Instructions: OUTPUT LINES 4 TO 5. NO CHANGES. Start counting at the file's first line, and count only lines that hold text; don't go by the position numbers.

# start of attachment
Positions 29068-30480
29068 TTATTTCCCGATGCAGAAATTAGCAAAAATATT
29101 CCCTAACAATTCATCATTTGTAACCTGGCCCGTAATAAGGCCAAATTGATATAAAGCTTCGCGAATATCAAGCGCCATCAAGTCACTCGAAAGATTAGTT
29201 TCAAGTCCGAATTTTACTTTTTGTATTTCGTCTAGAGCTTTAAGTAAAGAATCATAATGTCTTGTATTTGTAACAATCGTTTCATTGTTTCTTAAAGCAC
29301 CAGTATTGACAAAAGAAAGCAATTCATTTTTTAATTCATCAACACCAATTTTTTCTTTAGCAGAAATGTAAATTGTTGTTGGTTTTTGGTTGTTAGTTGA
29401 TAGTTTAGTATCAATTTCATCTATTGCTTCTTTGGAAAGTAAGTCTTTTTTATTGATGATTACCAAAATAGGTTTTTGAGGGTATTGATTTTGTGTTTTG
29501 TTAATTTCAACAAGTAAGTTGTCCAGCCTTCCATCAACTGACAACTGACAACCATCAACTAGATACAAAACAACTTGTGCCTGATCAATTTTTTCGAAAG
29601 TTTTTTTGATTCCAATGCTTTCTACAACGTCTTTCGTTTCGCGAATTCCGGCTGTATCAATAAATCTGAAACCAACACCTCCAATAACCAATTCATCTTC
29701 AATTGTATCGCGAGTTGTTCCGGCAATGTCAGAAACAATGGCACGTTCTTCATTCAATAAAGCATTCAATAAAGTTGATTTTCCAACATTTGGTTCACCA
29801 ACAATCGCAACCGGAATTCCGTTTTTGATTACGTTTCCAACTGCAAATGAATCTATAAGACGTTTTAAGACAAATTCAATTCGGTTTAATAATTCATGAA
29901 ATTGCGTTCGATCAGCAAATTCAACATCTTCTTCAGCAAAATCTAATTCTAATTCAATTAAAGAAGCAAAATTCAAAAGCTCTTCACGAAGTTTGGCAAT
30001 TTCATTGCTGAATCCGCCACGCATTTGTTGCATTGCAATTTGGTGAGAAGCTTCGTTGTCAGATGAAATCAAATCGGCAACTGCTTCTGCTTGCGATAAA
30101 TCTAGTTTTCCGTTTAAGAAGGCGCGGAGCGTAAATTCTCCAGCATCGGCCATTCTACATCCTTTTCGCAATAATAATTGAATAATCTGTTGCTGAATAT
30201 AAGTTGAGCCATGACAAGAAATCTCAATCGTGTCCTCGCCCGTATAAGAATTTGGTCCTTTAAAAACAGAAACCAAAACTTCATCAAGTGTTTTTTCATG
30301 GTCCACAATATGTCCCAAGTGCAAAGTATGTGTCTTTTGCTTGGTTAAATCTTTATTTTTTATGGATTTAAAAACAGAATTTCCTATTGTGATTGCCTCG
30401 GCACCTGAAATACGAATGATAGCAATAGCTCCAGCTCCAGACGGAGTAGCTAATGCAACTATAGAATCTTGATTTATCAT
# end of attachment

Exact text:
29201 TCAAGTCCGAATTTTACTTTTTGTATTTCGTCTAGAGCTTTAAGTAAAGAATCATAATGTCTTGTATTTGTAACAATCGTTTCATTGTTTCTTAAAGCAC
29301 CAGTATTGACAAAAGAAAGCAATTCATTTTTTAATTCATCAACACCAATTTTTTCTTTAGCAGAAATGTAAATTGTTGTTGGTTTTTGGTTGTTAGTTGA